In response to your questions:
You, as the owner, determine how much you want to charge the resident, (ie by how much care he/she needs, a set rate no matter what, etc). Majority that I know, have a base rate and then increase the rate as more care is needed, much like the tier you described. Based on the care that your father-in-law needs, I probably would have charged the same if not a little more, maybe $4,000 (of course, if the family could afford it. No use in charging more if the family can't afford it. You usually get a feel for how much the family can afford. They're usually pretty open about it).
2) You can get the forms either online or mailed to you (depends on your state licensing office). I didn't get a lawyer. They're pretty straight forward. In MI, there is a big difference if you open a Family Home (where you live in the home that's licensed) or a Group Home (don't live there). Group home requirements are more and much more specific. What I did was open a Family Home and then convert it to a Group home after a few years. It's easier, especially at the beginning and if you're not sure if this is going to work out for you or not.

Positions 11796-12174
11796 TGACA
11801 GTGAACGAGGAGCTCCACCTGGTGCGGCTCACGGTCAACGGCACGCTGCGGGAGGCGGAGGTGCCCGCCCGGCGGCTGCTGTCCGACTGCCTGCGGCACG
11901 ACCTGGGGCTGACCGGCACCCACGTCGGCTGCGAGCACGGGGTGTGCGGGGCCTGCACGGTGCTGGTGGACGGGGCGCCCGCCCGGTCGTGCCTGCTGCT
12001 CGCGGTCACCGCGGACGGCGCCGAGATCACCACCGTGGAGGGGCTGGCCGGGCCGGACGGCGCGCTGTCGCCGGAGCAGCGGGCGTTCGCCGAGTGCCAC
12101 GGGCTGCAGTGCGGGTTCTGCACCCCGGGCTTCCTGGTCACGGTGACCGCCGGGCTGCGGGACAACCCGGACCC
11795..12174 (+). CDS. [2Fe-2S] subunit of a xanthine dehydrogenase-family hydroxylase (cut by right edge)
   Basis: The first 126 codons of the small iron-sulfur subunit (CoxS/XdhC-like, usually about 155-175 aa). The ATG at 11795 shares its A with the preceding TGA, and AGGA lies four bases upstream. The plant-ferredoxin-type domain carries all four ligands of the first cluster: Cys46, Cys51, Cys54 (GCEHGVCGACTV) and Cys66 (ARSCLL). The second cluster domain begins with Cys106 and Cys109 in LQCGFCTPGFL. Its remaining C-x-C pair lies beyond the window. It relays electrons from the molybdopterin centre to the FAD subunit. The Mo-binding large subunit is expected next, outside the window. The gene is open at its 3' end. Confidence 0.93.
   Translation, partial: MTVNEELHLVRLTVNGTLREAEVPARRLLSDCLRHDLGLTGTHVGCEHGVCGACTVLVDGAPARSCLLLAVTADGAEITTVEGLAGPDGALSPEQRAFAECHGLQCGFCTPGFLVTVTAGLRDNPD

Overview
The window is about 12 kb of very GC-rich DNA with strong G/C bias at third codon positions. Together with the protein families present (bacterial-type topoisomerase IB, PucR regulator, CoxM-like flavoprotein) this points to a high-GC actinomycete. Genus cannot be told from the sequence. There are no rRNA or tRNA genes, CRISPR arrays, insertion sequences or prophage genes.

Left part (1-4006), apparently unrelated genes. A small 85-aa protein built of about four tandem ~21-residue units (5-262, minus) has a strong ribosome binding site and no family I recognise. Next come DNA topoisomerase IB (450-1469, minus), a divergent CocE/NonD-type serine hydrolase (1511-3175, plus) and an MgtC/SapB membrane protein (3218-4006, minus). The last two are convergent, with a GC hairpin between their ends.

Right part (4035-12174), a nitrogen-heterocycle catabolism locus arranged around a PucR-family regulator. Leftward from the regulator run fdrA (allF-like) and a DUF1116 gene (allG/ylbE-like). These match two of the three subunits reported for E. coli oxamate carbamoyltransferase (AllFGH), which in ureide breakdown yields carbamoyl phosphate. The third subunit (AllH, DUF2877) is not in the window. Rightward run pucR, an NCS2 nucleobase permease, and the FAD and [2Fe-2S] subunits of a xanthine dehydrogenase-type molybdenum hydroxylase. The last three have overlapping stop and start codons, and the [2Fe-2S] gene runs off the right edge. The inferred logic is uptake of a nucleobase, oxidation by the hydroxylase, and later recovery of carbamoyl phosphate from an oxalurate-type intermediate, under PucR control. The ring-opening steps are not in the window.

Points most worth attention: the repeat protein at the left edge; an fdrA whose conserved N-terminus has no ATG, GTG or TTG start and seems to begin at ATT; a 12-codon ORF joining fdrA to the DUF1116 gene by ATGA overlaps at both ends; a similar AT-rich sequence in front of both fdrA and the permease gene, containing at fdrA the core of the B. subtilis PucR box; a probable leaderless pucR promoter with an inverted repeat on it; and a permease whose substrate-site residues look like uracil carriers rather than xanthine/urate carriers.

3). I used an accountant and would recommend it. They know what you can deduct better than you. Also, remember diff state, diff laws. They know the laws for that state.
4). I did not get state funding. I'm assuming you're refering to medicaid. In order to accept residents on medicaid, you have to be approved for that thru medicaid office (I believe)...which is separate from your board and care license. I've heard from others that were approved for medicaid that it's really a pain in the behind. There are twice as many visits from the licensing dept and requirements are a lot more stringint (in terms of physical enviromnent, reporting, etc). Plus, pay-wise, it's not worth it. In MI, I think they only pay like $1,000/mo or so. A lot of the board and care that accept dev delayed, mentally impaired, traumatically brain injured will accept medicaid. Not many that speciallize in elderly though.
5). YES!!! I would most definitely advertise that you have a nurse on call. BUT like you said, you have to make sure that you have someone to cover you while you are away. It's a BIG PLUS, in terms of advertising. Think of assisted living facilities that don't have nurses on call. You can offer that, they can't. Also, when families know that there's a nurse on call, it gives them peace of mind, knowing that there is professional care available in case their loved one needs it.
Ok, I'll post this and respond to your other questions in another post...This is gettting really long and I type so slow